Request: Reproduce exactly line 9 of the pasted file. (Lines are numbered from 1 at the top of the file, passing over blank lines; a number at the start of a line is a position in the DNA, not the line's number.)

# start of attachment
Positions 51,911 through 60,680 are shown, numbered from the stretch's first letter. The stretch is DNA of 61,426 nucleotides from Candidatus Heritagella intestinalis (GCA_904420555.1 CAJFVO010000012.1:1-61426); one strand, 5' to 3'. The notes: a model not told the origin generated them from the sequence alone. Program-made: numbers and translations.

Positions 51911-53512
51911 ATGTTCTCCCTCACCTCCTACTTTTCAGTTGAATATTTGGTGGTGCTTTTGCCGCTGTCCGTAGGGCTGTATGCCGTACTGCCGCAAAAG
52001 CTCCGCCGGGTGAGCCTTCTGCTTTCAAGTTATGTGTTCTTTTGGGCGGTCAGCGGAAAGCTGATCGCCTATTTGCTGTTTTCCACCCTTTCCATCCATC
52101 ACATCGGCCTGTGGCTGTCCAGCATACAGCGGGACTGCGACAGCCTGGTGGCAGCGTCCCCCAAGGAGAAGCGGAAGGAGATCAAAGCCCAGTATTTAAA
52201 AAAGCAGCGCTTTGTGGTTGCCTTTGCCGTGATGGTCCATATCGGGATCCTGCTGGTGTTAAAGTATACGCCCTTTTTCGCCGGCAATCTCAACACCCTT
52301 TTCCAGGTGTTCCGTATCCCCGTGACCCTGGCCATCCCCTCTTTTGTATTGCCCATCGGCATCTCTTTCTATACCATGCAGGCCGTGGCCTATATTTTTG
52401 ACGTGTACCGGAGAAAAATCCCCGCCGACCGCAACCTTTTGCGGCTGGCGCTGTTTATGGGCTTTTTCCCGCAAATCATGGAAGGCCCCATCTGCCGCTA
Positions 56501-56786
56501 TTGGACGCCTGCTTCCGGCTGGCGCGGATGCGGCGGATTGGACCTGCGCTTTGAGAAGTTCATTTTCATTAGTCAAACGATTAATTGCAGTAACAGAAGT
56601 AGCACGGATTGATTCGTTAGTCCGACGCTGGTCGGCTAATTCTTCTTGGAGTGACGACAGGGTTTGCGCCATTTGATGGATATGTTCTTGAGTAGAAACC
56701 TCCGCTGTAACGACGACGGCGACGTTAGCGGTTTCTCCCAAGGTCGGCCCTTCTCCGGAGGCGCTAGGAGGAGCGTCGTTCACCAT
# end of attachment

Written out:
Positions 56501-56786